One of the greatest things, at least for me, with getting a Kindle is discovering new authors. Sure, it is also a lot of fun to be able to instantly download the latest novel from the big time authors. There’s nothing better than being able to download the latest from a Stephen King or something like that while standing in my underwear or pajamas or something. However, the coolest thing is discovering the someone new. That’s how I found JA Konrath and Blake Crouch and Scott Nicholson. These were all people that I might have found in the local bookstore, but definitely found thanks to Amazon.com and their ability to recommend books to me and the great network of writers and writer resources that have cropped up thanks to indie publishers.
All of this is to say that one of my recent discoveries is a guy named Patrick Greene. Let me share, just quickly, how I met Patrick.
SalGad Publishing released my novel VICIOUS. Patrick volunteered his blog/website for an interview that would allow me to talk about writing, but also promote the new book. The interview was fun. Patrick and I connected on Facebook. Just a few weeks later, I asked if he would submit to an interview for my website. He did, and it was one of the best interviews I have done. He and I, as it turned out, shared similar backgrounds as far as influences to our writing. Sometimes you just sort of connect to someone and I could tell that Patrick and I would get along quite well if we ever had the chance to meet.
Anyway, I just had to download his novel PROGENY. I was never a big fan of the whole Bigfoot myth or anything, but the plot of the novel was just close enough to VICIOUS that I was interested.
The story features a writer (Owen) who has recently moved into a house out in the woods. The land was previously owned by a local Native American tribe, and they considered the land sacred because they believed a primal force of nature resided there. Owen is kind of the de facto caretaker of the land, and that means he has closed off the property to the local hunters.
This has not set well with people like Zane, and his buddies, who own and operate a local gun shop. Zane is one of those fanatical Republican types who believes that a hunter should be able to hunt anytime of the year, regardless of the seasons, and from anywhere (such as from a moving vehicle on the side of the road). He has violated numerous laws about hunting in the past, but intimidates his way through life, using his huge size and temper to get his way. No one and nothing is going to tell him he can or cannot hunt and he is determined to indoctrinate his son, Byron, into the world of guns and hunting. And he does not care in the least that his son has more interest in reading or playing games than hunting.
Zane has already decided that Owen is his mortal enemy. He has begged, attempted to bribe, and attempted to bully his way into hunting on the land that Owen now lives on. And he certainly doesn’t think too highly of any man who makes his living telling stories. For Zane, that is about as far from manly as one can get.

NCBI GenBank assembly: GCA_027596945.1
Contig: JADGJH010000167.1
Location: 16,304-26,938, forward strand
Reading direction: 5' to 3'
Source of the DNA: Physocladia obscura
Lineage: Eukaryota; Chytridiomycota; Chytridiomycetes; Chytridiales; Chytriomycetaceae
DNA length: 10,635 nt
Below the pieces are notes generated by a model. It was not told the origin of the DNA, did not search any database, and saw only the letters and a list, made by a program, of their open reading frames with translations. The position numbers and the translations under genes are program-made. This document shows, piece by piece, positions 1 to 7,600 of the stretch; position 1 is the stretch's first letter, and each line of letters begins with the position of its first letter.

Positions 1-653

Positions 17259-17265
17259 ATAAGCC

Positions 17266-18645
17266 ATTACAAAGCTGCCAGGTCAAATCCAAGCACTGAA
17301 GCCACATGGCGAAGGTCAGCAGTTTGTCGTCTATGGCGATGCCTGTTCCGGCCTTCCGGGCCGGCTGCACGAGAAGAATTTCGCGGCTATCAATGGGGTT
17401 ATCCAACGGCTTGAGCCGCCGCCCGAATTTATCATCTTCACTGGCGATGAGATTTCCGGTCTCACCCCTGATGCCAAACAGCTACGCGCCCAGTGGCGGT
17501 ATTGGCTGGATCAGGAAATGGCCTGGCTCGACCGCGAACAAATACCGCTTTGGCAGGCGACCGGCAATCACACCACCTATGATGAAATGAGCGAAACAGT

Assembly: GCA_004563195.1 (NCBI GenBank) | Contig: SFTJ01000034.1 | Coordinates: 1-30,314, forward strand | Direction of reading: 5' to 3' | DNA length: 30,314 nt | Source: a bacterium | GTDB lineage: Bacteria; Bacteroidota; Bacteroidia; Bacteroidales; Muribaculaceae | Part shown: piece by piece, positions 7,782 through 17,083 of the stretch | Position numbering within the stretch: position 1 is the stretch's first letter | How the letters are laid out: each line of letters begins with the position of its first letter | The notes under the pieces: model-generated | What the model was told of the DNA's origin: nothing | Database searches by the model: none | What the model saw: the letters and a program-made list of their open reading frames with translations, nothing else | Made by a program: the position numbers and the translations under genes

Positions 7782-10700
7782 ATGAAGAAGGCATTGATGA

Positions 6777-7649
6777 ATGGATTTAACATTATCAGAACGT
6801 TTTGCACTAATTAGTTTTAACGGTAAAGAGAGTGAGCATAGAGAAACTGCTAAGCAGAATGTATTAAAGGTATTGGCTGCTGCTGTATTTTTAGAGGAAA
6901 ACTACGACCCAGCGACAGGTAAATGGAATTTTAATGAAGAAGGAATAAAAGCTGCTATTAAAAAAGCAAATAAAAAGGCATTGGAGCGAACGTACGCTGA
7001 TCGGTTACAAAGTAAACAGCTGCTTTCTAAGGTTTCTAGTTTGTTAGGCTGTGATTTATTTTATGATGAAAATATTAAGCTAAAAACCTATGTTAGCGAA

Already, as the story starts, this conflict has been set up. Even if you did not add the horror element that eventually infiltrates this story, you have the setting for a compelling conflict. And that’s the thing about Patrick’s writing. He makes all of his characters so real that you immediately sympathize with them. You are pulled into their story even before the creatures that lurk within the forest start to come forward.
Yes, this is a Bigfoot story. And, again, Patrick makes them real, three-dimensional characters. These are not beasts who want to stomp around and crush people. They are gentle creatures who want to be left alone, but will react when they are threatened. They are almost human, and when it eventually comes to showing compassion and mercy, perhaps more than human.
This story sneaks up on you. Before you realize it, you have been pulled completely and utterly into the tale of Owen versus Zane. At the same time, there are the sub-plots of Zane and his son Byron. In fact, Zane and Owen may have more in common than they dare realize. They are both struggling to connect to their sons. Zane is losing his son thanks to his overpowering and boorish ways and insistence on making him a “man” in his own image instead of letting Byron find his own way. Owen is struggling to stay connected to his son after his marriage has disintegrated and his relationship with his ex-wife has been stretched to the breaking point.
Then comes the day that Zane decides that he and his buddies from the gun store decide to sneak onto Owen’s property and go hunting. They soon discover that there is more than deer in the woods. And when a terrible tragedy occurs, it sets up a truly terrifying, edge-of-your-seat confrontation between Zane, Owen and the forces of nature known as Sasquatch that live in the woods.
So, what Patrick does is get you caring all about the characters he creates. He makes them live and breathe and he makes you care about them. Then, just as you are getting entirely wrapped up in their day-to-day conflicts and problems – BAM! The horror and terror starts. The story shifts into over-drive and the last third of the book races by as you click the “page” button again and again and again.
Patrick Greene has crafted a truly masterful story of suspense and fear. It manages to be complicated and rich in detail, character and story. It invests its world with realism, establishes its rules and characters, and then turns them on their head until you are left nearly breathless until the conclusion
Honestly, if I had one complaint, it would be that the story isn’t long enough! I wanted more of these characters. I wanted more of the story.
So, if you are a fan of horror and suspense and just plain ol’ good story-telling, then check out Patrick Greene’s PROGENY. Then, hope that Mr. Greene hurries up and writes his next novel.
I know I can’t wait!